We often hear of famous astronomers and astrophysicists that astound us with their discoveries, but what is the difference between the two? Both are natural sciences involving the study of celestial bodies. The media sectors often use these terms interchangeably, which adds to the confusion. However, astronomy is not synonymous with astrophysics. To understand the differences between these two terms, we need to consider the history, astronomers and their contributions to the discipline, and any other relevant facts that clearly prove uniqueness, in each.
Astronomy is a science that not only focuses on the study of celestial bodies, but also on their movement, surroundings, effects on other events; also natural phenomena – and anomalies – in space. There are, generally, two major categories of astronomy: theoretical and observational. Theoretical astronomy describes the use, development, and construction of theoretical models of the universe, including its properties and contents. Theoretical astronomers either develop existing models, or create new models based on imagination and theoretical knowledge. Observational astronomy is the use of data from research equipment, such as telescopes and spectrometers, to create models.
It is widely accepted that astronomy, as a science, started with Nicolaus Copernicus. Although there were many before him that observed the sun, moon, stars and nearby planets, attempting to make logical assumptions of the existence, properties, and movement of these heavenly bodies. However, many of these ancient concepts have been discarded due to their inaccurate, or obsolete, nature. In 1543, just before his death, Copernicus’s book De revolutionibus orbium coelestium – On the Revolutions of the Celestial Spheres – revolutionized science. It explained that the Sun was at the center of the Solar System, rather than the Earth as previously believed, and that planetary bodies revolve around the Sun.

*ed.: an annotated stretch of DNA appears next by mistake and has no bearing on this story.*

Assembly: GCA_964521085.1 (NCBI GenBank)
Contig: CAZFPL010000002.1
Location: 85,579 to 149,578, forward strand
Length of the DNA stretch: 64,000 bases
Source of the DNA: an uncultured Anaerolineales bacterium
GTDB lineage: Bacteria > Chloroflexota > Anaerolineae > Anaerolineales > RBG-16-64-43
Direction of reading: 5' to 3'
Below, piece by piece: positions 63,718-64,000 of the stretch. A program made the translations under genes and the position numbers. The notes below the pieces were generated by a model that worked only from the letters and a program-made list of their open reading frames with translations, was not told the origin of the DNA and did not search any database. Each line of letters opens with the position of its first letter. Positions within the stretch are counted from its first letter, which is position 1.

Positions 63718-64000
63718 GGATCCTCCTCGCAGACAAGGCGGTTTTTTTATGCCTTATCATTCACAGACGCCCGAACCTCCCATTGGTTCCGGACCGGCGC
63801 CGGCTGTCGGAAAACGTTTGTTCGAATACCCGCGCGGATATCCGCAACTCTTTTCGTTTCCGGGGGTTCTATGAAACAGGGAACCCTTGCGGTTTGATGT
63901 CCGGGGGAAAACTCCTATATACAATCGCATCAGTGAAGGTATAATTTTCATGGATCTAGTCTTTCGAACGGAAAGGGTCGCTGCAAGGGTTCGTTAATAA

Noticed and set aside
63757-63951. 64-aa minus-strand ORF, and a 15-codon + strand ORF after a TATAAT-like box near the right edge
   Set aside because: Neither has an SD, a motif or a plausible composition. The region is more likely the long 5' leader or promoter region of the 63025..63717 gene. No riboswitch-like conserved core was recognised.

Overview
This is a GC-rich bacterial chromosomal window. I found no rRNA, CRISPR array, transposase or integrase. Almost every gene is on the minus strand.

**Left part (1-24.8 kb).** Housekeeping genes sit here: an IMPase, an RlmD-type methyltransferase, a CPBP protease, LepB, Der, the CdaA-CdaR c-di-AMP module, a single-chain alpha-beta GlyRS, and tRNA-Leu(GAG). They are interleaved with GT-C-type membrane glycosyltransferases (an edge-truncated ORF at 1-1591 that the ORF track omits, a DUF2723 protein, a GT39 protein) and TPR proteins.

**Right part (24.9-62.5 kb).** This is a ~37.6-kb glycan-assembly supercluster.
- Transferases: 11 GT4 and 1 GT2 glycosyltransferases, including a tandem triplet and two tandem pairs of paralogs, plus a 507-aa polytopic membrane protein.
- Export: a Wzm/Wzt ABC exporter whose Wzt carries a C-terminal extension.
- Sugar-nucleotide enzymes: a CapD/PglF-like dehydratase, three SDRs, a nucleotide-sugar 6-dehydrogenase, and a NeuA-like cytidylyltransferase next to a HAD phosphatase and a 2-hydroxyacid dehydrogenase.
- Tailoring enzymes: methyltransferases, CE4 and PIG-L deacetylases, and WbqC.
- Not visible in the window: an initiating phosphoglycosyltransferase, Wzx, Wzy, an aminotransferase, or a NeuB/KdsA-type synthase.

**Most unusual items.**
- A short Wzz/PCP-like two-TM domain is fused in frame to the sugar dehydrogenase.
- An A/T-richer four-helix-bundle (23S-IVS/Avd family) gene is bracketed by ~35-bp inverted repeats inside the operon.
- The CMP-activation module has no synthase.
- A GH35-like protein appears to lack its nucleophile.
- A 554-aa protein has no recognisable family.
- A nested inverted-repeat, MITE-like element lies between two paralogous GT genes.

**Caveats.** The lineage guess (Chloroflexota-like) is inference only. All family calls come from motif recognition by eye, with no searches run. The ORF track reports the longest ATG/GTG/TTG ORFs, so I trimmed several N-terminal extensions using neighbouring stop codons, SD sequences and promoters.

Contrary to astronomy, astrophysics is a science that exclusively focuses on celestial bodies, properties and movement. Astrophysics is a branch of astronomy which does not consider other natural phenomena and anomalies in space. According to the National Aeronautics and Space Administration (NASA), the goals of astrophysicists are to explore how the universe began, how it evolved, and how it works by studying planets and stars.
Astrophysics, as a branch of astronomy, began with Isaac Newton, whose concepts we have often utilized during our Physics tuition classes. Before Newton, scientists relied on mathematics alone to explain the properties of celestial bodies. Newton’s introduction of concepts related to the physical world changed the way scientists thought of all planetary bodies – his law of universal gravitation resulted in major breakthroughs in the fields of space sciences.